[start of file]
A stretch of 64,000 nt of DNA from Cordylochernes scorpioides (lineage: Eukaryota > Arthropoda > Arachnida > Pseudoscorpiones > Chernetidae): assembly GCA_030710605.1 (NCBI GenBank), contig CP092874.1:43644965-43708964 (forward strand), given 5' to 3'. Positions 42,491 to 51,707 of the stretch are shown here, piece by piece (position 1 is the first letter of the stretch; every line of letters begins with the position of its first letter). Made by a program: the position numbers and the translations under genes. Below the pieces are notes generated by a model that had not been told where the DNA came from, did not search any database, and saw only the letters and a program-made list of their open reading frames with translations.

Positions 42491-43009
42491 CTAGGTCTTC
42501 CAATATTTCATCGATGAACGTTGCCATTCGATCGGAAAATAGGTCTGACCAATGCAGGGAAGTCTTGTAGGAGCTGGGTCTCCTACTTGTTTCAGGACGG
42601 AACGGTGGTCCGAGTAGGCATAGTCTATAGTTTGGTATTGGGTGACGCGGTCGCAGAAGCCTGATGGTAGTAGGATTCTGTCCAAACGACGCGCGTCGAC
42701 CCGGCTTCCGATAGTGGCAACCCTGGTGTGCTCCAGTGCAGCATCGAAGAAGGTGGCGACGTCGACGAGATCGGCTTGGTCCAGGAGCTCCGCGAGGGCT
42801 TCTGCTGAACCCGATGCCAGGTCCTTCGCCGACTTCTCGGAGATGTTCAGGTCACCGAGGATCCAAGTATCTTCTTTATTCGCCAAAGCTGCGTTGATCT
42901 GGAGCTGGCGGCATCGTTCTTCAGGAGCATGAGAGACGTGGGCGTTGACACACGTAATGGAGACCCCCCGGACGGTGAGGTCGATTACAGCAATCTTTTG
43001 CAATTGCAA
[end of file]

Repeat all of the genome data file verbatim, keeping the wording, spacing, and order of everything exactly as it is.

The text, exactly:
A stretch of 64,000 nt of DNA from Cordylochernes scorpioides (lineage: Eukaryota > Arthropoda > Arachnida > Pseudoscorpiones > Chernetidae): assembly GCA_030710605.1 (NCBI GenBank), contig CP092874.1:43644965-43708964 (forward strand), given 5' to 3'. Positions 42,491 to 51,707 of the stretch are shown here, piece by piece (position 1 is the first letter of the stretch; every line of letters begins with the position of its first letter). Made by a program: the position numbers and the translations under genes. Below the pieces are notes generated by a model that had not been told where the DNA came from, did not search any database, and saw only the letters and a program-made list of their open reading frames with translations.

Positions 42491-43009
42491 CTAGGTCTTC
42501 CAATATTTCATCGATGAACGTTGCCATTCGATCGGAAAATAGGTCTGACCAATGCAGGGAAGTCTTGTAGGAGCTGGGTCTCCTACTTGTTTCAGGACGG
42601 AACGGTGGTCCGAGTAGGCATAGTCTATAGTTTGGTATTGGGTGACGCGGTCGCAGAAGCCTGATGGTAGTAGGATTCTGTCCAAACGACGCGCGTCGAC
42701 CCGGCTTCCGATAGTGGCAACCCTGGTGTGCTCCAGTGCAGCATCGAAGAAGGTGGCGACGTCGACGAGATCGGCTTGGTCCAGGAGCTCCGCGAGGGCT
42801 TCTGCTGAACCCGATGCCAGGTCCTTCGCCGACTTCTCGGAGATGTTCAGGTCACCGAGGATCCAAGTATCTTCTTTATTCGCCAAAGCTGCGTTGATCT
42901 GGAGCTGGCGGCATCGTTCTTCAGGAGCATGAGAGACGTGGGCGTTGACACACGTAATGGAGACCCCCCGGACGGTGAGGTCGATTACAGCAATCTTTTG
43001 CAATTGCAA